Abstract: This paper examines the causal relationship between exporting and productivity using a ten years long plant-level panel data set from an annual census of Ethiopian manufacturing, rarely available in the sub-Saharan Africa. We exploited its length to trace the trajectory of TFP and other productivity measures of groups of firms classified by their export history. We then tested learning-by-exporting using a one-step system-GMM approach with the export-status included directly in the production function. We addressed potential endogeneity problems by using instrumental variables, and also applied a matching analysis to address potential selection bias. We found strong evidence of not only self-selection but also learning-by-exporting. Depending on the specification previous exporting appears to have shifted the production function by 15-32 %. Exporters had on average three times more employees, and paid 1.6 times higher average wage than those of non-exporters.<p>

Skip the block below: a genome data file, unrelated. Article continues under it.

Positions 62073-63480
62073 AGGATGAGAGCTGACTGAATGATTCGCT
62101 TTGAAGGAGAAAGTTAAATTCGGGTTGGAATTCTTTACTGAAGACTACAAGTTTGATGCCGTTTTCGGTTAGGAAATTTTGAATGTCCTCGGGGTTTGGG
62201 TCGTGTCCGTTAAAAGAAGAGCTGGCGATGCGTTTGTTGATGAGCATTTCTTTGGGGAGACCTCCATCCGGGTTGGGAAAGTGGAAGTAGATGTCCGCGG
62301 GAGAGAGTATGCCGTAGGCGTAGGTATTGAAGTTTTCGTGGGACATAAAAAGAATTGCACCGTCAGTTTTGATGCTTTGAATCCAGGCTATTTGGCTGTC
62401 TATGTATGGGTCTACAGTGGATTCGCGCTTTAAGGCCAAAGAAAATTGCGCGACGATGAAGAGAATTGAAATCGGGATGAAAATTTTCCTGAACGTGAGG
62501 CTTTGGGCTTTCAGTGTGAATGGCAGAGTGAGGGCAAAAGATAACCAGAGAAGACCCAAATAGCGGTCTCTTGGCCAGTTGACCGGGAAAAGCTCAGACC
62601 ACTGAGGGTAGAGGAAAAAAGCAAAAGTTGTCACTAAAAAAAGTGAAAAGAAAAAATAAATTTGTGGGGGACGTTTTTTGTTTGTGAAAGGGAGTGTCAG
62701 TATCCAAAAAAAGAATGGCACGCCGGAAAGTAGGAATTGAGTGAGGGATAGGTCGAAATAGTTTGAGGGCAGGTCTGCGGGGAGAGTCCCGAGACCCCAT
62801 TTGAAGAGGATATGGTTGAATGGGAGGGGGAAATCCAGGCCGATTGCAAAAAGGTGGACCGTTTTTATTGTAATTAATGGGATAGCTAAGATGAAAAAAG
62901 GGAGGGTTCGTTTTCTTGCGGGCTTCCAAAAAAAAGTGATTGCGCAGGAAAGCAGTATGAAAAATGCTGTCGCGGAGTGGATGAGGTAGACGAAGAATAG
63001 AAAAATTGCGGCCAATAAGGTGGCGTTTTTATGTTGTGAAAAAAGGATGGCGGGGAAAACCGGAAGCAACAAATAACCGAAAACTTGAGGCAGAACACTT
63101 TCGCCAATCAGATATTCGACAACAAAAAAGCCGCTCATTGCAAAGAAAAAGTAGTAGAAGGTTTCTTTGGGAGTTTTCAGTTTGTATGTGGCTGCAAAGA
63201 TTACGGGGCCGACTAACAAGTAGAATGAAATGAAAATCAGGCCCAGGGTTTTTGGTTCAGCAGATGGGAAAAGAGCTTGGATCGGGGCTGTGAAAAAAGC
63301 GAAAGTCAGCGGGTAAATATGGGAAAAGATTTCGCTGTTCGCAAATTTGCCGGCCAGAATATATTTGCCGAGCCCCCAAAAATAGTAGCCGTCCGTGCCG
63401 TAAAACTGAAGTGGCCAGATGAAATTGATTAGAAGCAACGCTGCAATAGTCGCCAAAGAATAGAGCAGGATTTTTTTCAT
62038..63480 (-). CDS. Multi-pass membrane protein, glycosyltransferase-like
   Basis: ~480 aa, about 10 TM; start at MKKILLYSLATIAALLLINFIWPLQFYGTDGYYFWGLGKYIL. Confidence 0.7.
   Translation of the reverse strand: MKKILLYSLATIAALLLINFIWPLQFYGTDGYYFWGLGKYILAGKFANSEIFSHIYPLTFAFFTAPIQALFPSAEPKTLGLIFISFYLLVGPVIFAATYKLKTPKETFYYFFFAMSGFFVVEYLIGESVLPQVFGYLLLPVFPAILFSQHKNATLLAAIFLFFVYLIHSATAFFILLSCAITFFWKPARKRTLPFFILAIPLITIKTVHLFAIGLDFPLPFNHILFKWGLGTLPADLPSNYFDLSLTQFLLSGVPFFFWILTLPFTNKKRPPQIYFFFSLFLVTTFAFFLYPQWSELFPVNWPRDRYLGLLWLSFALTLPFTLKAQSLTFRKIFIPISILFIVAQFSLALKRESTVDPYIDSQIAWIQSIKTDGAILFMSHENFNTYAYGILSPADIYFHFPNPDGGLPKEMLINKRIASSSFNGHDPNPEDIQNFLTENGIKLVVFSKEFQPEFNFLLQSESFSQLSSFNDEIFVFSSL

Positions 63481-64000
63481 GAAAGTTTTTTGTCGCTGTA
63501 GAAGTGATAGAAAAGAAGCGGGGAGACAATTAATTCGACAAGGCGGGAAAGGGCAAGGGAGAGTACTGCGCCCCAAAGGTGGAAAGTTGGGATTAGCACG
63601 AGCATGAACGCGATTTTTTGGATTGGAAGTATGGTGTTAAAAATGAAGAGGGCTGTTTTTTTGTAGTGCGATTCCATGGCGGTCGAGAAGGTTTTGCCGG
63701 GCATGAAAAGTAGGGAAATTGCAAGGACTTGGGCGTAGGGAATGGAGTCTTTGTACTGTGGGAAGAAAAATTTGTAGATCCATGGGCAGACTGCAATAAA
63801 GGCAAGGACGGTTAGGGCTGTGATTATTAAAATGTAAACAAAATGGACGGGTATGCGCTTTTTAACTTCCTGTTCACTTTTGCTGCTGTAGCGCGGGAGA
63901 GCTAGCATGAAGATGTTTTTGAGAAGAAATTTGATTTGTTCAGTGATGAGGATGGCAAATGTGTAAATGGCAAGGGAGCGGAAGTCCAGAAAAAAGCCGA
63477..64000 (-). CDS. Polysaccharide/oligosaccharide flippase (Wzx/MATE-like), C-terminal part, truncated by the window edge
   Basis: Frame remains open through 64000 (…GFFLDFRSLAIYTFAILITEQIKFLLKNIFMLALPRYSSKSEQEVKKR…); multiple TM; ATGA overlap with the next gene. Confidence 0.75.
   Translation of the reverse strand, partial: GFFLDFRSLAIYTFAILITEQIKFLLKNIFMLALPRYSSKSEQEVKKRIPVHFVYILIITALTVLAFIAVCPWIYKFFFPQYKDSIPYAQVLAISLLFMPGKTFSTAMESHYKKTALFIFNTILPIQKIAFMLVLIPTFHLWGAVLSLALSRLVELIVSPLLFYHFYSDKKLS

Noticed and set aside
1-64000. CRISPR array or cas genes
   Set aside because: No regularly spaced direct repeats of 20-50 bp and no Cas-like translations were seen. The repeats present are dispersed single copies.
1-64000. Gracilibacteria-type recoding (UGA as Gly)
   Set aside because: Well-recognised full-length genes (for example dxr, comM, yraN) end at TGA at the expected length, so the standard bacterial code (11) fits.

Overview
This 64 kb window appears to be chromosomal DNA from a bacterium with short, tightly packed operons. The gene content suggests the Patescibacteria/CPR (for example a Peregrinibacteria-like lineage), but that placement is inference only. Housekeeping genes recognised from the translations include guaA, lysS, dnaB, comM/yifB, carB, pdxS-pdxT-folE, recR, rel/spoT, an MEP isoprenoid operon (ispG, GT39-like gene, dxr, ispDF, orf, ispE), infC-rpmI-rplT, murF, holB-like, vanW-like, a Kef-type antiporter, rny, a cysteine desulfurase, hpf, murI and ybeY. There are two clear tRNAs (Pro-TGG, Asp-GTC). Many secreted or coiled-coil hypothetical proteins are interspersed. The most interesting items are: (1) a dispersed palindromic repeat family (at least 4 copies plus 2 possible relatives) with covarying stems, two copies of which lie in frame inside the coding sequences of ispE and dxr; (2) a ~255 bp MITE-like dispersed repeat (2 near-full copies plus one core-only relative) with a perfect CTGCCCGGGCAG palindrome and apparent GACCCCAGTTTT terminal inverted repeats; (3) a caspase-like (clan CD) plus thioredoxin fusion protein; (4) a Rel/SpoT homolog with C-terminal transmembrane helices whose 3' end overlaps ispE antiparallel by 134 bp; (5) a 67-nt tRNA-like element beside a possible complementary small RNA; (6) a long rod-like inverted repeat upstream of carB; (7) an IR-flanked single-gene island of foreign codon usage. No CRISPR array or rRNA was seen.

Keywords: Productivity; exports; Ethiopia; manufacturing
    JEL: D21 F14 L60 O14
    Date: 2008–04–30
  3. By: Roger Best (University of Central Missouri)
    Abstract: We examine whether self-reported employee satisfaction is associated with higher firm valuation and productivity. Using a sample of firms from Fortune magazine’s list of "100 Best Companies to Work For", companies in which employees report high levels of satisfaction, we find that these firms have valuations that are significantly greater than both their respective industry medians and matched firms. The firms in our sample also exhibit greater levels of productivity and efficiency. Thus, successful efforts in increasing employee satisfaction appear to enhance overall firm productivity, which is subsequently rewarded by investors through higher equity values.
    Keywords: Employee satisfaction, firm value, firm productivity
    JEL: G30 G12 J41
    Date: 2008–05
  4. By: Jaan Masso; Priit Vahter